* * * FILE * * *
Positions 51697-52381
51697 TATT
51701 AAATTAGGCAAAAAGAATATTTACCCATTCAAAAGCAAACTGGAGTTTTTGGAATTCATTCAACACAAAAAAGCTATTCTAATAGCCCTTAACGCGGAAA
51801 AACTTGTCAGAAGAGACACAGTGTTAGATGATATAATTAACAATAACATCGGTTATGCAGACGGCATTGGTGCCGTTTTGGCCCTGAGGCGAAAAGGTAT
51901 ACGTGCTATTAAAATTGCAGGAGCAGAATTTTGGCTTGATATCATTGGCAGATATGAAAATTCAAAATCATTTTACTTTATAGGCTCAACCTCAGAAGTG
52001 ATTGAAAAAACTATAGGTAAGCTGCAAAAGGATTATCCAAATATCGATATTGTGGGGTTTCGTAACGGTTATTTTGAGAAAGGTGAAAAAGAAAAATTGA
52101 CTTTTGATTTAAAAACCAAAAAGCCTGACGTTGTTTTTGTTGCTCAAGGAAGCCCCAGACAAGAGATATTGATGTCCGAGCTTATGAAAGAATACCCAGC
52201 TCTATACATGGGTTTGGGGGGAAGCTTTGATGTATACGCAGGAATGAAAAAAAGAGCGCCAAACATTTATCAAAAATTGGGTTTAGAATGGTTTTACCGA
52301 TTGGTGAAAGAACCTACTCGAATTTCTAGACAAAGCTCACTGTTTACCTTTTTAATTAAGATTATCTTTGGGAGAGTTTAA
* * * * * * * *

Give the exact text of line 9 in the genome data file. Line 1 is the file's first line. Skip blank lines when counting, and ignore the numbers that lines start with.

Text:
52301 TTGGTGAAAGAACCTACTCGAATTTCTAGACAAAGCTCACTGTTTACCTTTTTAATTAAGATTATCTTTGGGAGAGTTTAA